ITV News sees evidence that western weapons are being used against civilians in Yemen

ITV News has seen evidence that western weapons - including cluster bombs - are being used against Yemeni civilians by the Saudi-led coalition.

The leader of North Yemen's rebel government, Mohammed Ali Al-Houthi, told our correspondent Neil Connery that Britain should cease arms sales to the Saudis and their Gulf allies, claiming they are being used to kill civilians.

"The British people should be against this war and the suffering of the Yemini people," Mr Al-Houthi said.

"It makes Yemenis feel angry against the British people - all the massacres the coalition carry out are through American and British weapons every day."

Yemen has been in the grip of a civil war for two years.

The Houthi rebel group seized control last January, triggering a Saudi-led military intervention.

The UK's arms sales to the Saudi military are coming under scrutiny as the civilian death toll continues to mount.

6,400

have been killed in the war - half of them civilians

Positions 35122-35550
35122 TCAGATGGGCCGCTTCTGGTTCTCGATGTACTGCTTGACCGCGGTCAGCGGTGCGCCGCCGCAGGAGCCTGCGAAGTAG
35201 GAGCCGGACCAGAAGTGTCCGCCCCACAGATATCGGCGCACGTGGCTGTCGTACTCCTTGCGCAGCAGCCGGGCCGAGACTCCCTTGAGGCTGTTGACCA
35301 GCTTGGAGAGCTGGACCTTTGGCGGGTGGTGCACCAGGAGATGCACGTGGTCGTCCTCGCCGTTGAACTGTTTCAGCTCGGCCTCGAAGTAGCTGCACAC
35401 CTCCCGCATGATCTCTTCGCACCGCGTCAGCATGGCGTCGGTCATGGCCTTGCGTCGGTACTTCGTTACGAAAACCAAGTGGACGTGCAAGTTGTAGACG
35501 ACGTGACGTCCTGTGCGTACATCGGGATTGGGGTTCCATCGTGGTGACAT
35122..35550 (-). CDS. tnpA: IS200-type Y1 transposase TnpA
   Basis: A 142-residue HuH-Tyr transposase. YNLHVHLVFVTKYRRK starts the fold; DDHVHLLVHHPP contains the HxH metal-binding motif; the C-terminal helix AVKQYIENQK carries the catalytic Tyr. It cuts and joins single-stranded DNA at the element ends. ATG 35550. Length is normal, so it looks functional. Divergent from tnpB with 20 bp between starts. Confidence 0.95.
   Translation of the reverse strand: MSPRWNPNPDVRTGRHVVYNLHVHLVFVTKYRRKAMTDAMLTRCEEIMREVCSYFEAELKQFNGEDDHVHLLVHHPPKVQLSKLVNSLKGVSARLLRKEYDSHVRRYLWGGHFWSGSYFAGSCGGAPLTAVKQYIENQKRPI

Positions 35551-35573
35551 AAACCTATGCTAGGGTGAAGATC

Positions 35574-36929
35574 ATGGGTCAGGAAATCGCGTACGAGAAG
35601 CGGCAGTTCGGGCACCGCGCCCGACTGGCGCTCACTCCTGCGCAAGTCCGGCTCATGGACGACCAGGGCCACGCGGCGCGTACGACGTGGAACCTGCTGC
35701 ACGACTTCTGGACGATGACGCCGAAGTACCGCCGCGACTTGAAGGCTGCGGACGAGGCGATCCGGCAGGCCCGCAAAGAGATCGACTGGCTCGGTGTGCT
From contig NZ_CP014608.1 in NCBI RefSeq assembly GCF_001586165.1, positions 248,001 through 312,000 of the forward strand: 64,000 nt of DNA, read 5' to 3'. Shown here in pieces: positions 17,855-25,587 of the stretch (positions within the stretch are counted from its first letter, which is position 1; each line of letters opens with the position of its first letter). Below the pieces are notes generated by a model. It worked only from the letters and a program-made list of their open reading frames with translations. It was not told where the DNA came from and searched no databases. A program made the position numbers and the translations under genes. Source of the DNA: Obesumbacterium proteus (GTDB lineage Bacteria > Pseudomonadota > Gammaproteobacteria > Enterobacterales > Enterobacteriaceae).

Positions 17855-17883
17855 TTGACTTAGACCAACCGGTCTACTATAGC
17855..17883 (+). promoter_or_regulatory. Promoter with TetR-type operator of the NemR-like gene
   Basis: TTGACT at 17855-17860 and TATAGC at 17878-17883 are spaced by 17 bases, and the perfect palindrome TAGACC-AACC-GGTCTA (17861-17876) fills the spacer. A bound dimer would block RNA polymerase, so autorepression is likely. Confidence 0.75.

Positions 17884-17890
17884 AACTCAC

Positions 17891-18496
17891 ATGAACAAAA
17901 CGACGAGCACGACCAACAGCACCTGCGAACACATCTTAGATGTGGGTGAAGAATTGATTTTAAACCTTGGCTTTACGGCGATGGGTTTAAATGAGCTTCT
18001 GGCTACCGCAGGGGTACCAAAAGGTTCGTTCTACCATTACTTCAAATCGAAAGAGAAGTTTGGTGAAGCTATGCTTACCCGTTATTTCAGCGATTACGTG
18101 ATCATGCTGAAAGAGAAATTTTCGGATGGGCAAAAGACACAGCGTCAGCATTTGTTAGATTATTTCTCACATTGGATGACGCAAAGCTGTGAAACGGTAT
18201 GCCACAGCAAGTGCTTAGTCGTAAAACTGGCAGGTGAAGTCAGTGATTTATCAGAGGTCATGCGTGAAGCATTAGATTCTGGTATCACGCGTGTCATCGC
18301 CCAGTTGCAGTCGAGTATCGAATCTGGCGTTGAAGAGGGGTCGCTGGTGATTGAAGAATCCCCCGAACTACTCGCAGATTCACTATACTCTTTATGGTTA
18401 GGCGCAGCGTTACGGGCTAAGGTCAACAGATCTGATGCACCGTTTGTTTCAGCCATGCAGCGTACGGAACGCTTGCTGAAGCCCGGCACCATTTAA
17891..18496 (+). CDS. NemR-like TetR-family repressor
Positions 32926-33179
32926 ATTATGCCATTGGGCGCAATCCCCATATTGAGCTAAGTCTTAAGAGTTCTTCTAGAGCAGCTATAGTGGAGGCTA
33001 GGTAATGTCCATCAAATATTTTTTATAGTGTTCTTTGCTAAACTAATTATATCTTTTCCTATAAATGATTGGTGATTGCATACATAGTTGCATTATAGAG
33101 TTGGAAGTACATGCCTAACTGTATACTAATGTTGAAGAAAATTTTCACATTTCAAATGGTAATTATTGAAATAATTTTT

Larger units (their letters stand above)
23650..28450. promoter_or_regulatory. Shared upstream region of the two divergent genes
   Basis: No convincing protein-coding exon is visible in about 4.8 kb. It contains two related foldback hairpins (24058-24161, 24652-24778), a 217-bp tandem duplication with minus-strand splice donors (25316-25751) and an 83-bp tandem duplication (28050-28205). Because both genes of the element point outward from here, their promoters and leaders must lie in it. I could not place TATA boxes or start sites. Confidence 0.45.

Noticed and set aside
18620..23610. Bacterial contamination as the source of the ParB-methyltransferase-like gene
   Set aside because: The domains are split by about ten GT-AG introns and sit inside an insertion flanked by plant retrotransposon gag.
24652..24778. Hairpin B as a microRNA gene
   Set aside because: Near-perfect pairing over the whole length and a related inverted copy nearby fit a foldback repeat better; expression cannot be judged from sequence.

ITV news found a US-made cluster bomb canister, said to have been recovered from a village in Hajjah Province, in North Yemen.

Cluster bombs scatter hundreds of bomblets over a wide area.

Many do not immediately explode on impact but maim or kill children or farmers working their land long after they were dropped.

Houses reduced to rubble after an airstrike Credit: ITV News

A nearby market in Mustaba was the scene of one of the coalition's deadliest air attacks, killing 119 people, 24 of them children.

It was not possible to identify the source of the bomb fragments found there.

Belkis Wille, the Yemen researcher for Human Rights Watch, told ITV News that after one airstrike, her team found fragments from a bomb which had been made in the UK.

She said:

In one airstrike in particular we were lucky enough to find fragments with actually the name of the company still attached.

Belkis Wille

A government spokesperson said:

The Government takes its arms export responsibilities very seriously and operates one of the most robust arms export control regimes in the world.

Government spokesperson